Prime Minister Gordon Brown has promised China £50 million in aid for “green” technology as he seeks to switch the focus of his visit to the country to climate change.
The Prime Minister has promised at least that sum will be handed out to support investment in energy efficiency, so-called “clean coal” and carbon capture in the booming Chinese economy.
The deal was done on the first day of Mr Brown’s three-day visit to China, where the environment will now increasingly take centre stage.
The Prime Minister will visit the environmentally friendly Taiyang Gong Power Station on the outskirts of Beijing which recycles its own heat sources to supply hot water and other benefits to the community.
Mr Brown will later fly on to Shanghai to see progress being made in the Dongtan “eco-city” with lessons being learned for the Thames Gateway project currently under development in London’s suburbs.
Brown offers China green incentive | UK Latest | Guardian Unlimited.
An investment company bought the 181ha former Air Services Australia site at Cranebrook in 2004, intending to subdivide and develop it for 1800 new residents.
Since then, a number of rare and threatened plants and animals have been found on the land.
The state environment department specifically recommended in 2006 that the entire site be protected.
A December study of the land identified nine threatened species and three endangered ecological communities across the rugged bushland, including 30 endangered flowering nodding geebung shrubs, of which just a few thousand remain in the wild _ and only in Western Sydney.
Rare plant halts development | The Daily Telegraph.
Work to transform Preston’s prestigious Winckley Square is now underway.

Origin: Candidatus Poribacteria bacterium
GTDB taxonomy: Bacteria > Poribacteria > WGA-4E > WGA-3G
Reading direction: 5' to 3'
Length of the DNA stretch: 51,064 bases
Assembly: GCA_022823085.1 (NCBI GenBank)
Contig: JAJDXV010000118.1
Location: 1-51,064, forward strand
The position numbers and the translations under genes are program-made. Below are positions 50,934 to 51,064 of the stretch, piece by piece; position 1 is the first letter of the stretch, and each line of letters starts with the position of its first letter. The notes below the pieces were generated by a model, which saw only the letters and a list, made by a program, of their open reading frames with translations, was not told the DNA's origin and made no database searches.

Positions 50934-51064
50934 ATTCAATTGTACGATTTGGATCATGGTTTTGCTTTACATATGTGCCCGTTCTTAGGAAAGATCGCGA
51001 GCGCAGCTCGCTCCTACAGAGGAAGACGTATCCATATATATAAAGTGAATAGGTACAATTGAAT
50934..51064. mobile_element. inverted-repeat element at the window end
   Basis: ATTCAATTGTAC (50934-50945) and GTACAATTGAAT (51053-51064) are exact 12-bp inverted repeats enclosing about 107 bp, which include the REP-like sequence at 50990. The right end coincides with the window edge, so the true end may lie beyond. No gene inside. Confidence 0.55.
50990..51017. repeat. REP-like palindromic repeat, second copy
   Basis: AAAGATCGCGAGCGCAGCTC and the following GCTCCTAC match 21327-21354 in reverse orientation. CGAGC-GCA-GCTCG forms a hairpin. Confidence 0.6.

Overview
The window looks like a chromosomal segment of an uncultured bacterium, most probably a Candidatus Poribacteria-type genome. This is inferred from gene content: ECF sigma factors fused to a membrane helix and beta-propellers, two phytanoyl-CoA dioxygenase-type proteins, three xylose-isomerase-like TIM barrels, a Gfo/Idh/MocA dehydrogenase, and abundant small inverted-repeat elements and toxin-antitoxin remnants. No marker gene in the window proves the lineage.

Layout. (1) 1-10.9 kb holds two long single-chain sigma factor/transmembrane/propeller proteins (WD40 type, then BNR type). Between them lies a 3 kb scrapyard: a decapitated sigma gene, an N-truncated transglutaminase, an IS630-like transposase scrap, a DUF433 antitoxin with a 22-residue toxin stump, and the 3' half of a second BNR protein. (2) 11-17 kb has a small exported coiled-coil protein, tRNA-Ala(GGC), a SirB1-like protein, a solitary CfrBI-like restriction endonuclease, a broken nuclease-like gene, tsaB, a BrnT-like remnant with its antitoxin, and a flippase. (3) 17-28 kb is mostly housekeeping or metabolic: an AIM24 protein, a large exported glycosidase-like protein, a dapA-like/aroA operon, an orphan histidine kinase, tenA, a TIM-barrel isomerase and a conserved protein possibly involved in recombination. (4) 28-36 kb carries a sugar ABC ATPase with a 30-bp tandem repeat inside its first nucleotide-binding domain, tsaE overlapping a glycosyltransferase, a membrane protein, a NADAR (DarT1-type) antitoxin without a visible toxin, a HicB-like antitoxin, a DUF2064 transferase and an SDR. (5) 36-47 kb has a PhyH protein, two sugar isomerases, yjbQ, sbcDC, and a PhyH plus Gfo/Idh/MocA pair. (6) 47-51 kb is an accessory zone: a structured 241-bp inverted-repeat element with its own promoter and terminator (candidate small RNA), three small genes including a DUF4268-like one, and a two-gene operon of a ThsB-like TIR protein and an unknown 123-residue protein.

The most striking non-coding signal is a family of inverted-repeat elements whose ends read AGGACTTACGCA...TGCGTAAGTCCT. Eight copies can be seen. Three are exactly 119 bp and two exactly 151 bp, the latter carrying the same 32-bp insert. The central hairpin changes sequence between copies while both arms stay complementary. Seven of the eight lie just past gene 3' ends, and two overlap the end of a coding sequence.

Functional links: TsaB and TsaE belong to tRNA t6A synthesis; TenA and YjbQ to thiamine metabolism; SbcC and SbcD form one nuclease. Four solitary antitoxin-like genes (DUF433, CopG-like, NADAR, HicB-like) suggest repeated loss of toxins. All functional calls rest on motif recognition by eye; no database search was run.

The City Council and the Preston Vision Board have been given cash from the Northwest Regional Development Agency (NWDA), and the Landscape Institute to re-design the square, making it a more attractive and encouraging people to use it as a link between Avenham Park and the city centre.
Five landscape design practices have been invited to submit designs, with the winner being announced in March.
Work Underway To Transform City Square (from Preston and Leyland Citizen).
In year-end reviews, writers and pundits on urban affairs often missed a very important transformation that occurred in 2007, one that will have reverberations possibly for generations to come. This change has come in the politics of public transit.
Fast forward to 2007 when the City of Toronto announced an ambitious Transit City plan costing billions of dollars. Some critics decried the plan a pie in the sky as it had no funding commitments.
Within a few months, however, Premier Dalton McGuinty announced his government’s commitment not only to fund the TTC plan, but to include ambitious targets for GO Transit and other municipal transit authorities. The commitment was to fund $11 billion of the $17 billion required for the plan, and advocate to the federal government for the remainder.
TheStar.com | comment | Green light for transit after years of stagnation.
Kyu Sung Woo Architects, an international architectural practice headquartered in Cambridge, Mass. has designed the new Nerman Museum of Contemporary Art in Overland Park, KS. The museum, home to a significant collection of contemporary artists including: Dana Schutz, Kehinde Wiley, Uta Barth, Kerry James Marshall and Do-Ho Suh, will bring an exciting new presence to the campus of Johnson County Community College and will serve as the starting point of a campus-wide art installation program.
Artdaily.org – The First Art Newspaper on the Net.